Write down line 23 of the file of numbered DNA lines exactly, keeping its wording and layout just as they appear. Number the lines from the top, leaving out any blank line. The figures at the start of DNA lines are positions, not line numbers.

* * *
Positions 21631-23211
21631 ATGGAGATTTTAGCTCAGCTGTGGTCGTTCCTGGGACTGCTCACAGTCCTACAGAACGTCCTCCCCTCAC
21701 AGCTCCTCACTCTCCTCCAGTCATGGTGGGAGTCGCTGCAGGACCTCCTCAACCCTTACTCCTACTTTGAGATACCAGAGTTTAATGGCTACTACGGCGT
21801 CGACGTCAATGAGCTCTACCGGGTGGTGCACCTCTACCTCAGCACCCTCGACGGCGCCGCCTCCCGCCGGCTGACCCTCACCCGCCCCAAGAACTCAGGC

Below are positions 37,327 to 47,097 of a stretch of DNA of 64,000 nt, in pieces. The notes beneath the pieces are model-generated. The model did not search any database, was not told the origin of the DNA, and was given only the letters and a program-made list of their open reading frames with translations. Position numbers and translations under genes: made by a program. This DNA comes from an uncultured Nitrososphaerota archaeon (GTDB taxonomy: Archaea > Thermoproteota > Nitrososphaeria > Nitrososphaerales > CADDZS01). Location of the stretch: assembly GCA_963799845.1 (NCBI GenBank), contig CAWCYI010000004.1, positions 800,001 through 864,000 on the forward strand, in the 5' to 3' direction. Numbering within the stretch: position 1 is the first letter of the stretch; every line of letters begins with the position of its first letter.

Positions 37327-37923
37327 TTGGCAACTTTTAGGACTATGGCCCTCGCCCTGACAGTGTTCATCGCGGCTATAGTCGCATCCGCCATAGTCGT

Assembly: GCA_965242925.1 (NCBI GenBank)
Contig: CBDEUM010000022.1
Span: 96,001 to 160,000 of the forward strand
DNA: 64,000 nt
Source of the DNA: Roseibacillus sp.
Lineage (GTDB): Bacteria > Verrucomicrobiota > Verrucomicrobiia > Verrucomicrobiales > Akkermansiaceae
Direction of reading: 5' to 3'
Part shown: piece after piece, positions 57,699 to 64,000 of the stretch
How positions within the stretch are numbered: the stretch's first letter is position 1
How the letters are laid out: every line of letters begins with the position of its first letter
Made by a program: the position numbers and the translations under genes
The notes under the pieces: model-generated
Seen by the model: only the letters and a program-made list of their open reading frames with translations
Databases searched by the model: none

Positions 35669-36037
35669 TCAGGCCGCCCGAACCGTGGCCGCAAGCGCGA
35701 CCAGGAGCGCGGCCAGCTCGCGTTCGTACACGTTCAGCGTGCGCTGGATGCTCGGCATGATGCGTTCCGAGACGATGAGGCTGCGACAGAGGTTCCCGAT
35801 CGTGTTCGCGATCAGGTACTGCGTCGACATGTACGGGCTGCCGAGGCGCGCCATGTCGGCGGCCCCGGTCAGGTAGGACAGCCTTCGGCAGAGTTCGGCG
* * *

35669 TCAGGCCGCCCGAACCGTGGCCGCAAGCGCGA